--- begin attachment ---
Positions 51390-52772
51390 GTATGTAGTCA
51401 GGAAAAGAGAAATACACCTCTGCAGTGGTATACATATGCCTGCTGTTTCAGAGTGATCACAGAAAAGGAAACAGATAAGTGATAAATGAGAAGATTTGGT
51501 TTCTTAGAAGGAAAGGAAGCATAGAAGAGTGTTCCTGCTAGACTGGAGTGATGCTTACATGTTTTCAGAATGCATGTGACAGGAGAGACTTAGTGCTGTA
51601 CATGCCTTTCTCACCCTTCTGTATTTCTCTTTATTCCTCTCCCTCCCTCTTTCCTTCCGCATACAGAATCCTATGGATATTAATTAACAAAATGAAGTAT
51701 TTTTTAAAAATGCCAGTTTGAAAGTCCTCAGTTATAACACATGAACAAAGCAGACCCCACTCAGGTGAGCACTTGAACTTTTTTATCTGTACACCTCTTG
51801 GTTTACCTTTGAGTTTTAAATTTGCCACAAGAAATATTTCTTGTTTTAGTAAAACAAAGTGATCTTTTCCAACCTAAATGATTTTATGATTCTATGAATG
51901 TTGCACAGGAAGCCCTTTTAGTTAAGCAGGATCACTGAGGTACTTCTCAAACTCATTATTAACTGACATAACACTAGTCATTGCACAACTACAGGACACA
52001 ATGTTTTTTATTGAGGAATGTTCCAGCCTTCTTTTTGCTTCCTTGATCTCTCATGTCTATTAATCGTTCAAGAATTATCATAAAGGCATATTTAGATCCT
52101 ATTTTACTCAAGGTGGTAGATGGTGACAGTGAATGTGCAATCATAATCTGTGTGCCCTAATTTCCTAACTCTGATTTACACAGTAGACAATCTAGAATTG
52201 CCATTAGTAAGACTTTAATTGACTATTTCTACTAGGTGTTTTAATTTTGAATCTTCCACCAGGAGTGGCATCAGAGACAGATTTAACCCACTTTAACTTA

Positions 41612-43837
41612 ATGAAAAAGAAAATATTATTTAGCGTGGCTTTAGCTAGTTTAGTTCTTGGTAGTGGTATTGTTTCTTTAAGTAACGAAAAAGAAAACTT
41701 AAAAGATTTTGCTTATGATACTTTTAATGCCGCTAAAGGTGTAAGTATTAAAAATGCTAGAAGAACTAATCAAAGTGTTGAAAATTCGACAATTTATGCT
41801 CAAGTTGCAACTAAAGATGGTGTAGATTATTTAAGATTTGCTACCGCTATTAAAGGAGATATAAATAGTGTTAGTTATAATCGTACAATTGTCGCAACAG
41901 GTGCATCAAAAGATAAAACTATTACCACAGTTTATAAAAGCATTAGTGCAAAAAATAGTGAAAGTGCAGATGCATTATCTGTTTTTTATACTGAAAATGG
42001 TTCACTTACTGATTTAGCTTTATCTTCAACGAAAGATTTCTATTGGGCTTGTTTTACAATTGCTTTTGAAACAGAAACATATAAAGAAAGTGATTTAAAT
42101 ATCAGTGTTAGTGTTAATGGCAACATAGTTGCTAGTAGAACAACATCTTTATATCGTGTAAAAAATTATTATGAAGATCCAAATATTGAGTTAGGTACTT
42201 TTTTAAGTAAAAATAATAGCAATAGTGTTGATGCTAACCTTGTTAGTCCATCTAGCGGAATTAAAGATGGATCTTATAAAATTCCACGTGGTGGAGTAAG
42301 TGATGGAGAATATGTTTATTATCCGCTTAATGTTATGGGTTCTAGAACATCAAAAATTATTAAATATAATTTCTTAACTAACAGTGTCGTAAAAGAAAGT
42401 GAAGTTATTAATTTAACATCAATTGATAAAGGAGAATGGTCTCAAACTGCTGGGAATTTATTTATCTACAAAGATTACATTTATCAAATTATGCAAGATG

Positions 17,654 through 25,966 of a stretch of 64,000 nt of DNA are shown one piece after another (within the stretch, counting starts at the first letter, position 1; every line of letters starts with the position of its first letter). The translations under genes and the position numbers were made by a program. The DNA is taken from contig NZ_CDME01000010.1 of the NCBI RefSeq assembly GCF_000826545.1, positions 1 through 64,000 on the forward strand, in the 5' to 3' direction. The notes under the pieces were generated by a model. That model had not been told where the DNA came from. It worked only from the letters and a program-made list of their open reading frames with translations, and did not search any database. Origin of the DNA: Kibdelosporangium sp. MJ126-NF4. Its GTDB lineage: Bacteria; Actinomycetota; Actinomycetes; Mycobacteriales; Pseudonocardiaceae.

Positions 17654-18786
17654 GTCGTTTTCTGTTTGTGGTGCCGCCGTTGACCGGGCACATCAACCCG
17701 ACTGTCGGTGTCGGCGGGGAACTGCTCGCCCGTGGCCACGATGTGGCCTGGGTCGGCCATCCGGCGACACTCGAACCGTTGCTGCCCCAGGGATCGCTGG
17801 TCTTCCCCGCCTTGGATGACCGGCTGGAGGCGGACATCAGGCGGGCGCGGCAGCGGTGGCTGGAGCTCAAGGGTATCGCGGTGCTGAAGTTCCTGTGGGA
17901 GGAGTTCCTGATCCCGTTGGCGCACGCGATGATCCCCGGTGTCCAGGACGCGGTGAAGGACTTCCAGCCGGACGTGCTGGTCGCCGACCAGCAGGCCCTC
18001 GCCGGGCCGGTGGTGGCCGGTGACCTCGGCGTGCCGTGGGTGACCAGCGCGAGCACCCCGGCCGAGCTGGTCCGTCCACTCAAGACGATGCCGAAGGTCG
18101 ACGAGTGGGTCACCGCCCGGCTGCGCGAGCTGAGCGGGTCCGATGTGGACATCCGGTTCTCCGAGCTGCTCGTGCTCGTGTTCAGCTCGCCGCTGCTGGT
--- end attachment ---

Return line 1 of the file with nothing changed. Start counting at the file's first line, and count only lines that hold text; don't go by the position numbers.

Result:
Positions 51390-52772